Make the packages in the the order they are listed above. For each one, go to the top level and type make. The packages are dependent upon one another and expect to all be in the same working directory. Overall, your working directory should probably follow the structure given below.
wd | --------------------------------------------- | | | | | | Mage gcm-devel nav-devel svm-artk svm control
The control directory is where you will put the code for your control module.
Whenever you need to run the nav module (snmd) or the vision module (svm), you will first have to make sure central is running. central is the IPC message server, and the nav module and svm depend on it being active before they will start properly. To start the IPC server, just open a terminal and type central. Make sure another server is not already running at the time. You can leave the server running; there isn't much reason to turn it off.
- Take a look at the file in the nav-devel/src directory called snmd-control.c. This file is an example of a simple, text-menu interface that lets you control the robot. You can make the robot achieve a point (open loop), rotate (open loop), or wander. Look at the C file and identify the majors parts of the program: initialization, connection with IPC, the menu section, how to send the nav module a message given the user's selection, and termination.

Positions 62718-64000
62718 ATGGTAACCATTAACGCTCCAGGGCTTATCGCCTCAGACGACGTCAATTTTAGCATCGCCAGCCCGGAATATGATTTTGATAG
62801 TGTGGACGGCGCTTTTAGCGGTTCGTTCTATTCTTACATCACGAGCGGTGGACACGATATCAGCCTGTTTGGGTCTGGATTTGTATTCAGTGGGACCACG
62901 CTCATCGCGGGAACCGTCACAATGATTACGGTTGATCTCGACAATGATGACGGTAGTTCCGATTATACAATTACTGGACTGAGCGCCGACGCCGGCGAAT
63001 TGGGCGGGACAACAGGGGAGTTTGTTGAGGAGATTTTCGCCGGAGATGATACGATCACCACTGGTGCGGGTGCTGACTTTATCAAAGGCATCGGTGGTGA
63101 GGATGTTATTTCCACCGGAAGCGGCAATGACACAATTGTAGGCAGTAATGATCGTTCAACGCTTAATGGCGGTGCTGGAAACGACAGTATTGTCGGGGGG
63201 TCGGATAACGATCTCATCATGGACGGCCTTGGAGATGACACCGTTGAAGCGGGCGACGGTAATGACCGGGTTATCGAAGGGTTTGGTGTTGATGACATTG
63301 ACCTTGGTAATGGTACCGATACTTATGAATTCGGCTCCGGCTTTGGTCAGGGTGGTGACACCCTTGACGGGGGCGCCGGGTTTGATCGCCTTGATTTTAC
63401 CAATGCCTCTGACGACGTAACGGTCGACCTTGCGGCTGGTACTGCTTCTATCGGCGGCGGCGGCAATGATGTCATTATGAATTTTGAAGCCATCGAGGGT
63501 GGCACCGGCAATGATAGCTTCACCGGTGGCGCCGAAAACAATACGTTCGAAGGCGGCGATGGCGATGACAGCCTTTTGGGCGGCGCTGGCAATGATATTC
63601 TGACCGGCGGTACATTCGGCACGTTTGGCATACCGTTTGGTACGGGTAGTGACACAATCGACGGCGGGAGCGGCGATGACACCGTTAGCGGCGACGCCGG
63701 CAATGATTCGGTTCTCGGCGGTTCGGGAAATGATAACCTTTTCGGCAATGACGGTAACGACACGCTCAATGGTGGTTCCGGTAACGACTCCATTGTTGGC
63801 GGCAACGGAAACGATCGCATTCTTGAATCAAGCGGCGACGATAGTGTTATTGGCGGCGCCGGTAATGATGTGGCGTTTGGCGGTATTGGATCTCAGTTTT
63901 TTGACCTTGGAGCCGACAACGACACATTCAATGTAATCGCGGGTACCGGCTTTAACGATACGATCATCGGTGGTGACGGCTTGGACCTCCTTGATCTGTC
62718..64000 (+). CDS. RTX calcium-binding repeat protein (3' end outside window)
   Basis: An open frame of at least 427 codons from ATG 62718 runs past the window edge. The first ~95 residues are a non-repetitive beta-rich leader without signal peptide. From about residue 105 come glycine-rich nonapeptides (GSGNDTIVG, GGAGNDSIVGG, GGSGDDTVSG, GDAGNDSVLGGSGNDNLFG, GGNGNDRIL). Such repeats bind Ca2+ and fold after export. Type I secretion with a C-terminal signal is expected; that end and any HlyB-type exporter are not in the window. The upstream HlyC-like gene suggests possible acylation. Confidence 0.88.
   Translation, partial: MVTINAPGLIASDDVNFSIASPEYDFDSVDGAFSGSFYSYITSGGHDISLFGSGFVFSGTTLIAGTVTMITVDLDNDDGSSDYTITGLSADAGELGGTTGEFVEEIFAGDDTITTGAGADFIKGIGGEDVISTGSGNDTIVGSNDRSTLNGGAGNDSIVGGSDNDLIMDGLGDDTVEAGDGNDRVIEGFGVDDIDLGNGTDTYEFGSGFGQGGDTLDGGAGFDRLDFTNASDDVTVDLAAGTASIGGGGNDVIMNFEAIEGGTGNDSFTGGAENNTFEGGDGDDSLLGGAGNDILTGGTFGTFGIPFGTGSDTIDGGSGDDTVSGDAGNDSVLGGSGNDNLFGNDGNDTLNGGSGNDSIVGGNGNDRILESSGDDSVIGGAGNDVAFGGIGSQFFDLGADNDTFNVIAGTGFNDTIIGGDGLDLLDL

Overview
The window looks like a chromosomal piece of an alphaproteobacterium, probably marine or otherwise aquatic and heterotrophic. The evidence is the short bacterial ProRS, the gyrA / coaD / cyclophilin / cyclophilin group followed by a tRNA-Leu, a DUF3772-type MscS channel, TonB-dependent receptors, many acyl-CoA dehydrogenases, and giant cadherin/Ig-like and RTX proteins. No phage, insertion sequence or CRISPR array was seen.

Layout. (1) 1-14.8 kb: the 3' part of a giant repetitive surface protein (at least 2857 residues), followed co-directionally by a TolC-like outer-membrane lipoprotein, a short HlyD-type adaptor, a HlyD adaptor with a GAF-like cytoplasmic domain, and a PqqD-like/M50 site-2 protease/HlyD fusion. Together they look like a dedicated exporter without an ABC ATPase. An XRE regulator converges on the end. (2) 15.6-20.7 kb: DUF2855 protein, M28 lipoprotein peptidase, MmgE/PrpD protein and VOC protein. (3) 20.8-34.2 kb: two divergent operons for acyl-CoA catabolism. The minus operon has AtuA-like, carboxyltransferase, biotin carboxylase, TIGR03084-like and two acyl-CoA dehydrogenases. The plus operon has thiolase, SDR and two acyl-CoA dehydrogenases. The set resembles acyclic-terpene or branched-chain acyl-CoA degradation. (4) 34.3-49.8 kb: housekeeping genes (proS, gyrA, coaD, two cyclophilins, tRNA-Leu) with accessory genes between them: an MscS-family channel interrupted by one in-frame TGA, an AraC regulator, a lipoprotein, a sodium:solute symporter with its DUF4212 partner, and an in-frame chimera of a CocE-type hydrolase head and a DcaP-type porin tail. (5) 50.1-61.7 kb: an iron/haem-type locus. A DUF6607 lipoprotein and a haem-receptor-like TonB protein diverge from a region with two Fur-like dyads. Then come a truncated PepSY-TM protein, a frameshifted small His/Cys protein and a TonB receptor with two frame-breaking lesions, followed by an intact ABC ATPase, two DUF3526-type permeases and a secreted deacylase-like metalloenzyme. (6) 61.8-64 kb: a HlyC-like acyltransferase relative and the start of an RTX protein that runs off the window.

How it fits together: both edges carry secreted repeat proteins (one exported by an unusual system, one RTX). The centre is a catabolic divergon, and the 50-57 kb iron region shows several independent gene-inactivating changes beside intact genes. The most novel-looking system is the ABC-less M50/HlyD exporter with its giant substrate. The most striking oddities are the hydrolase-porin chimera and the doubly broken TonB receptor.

Start central, start snmd (nav module), then start snmd-control and
test out the various functions. These include rotate, achieve, and
wander. The code that implements these functions is in
nav-devel/src/comp.c. Look at the implementation of rotation
(comp_angAchieve). NAV_ORIENTP is defiend in navLib.h. Try modifying
it to see the effect of increasing or decreasing its values. Where in
the control regime does a proportional constant of 0.5 place the
Note that none of the functions like comp_angAchieve actually send a command to the robot. The task of these functions is to consider the robot's current state, by looking at the State vector, and then calculate appropriate translational and rotational velocities, which are placed in snmd->transv and snmd->rotv. These functions should be fast, should not send any commands to the robot, and should try to return as quickly as possible. If the robot is in the angle achieve state, then it will call comp_angAchieve until the goal is reached, at which point the comp_angAchieve functions sets the variable snmd->curr_comp to NAV_COMP_IDLE, which means the robot will idle until it receives another command.
Note that the comp_wallFollow and comp_spaceFollow functions are not
implemented (they do nothing but set the rotv and transv values to
0). Pick one and implement it.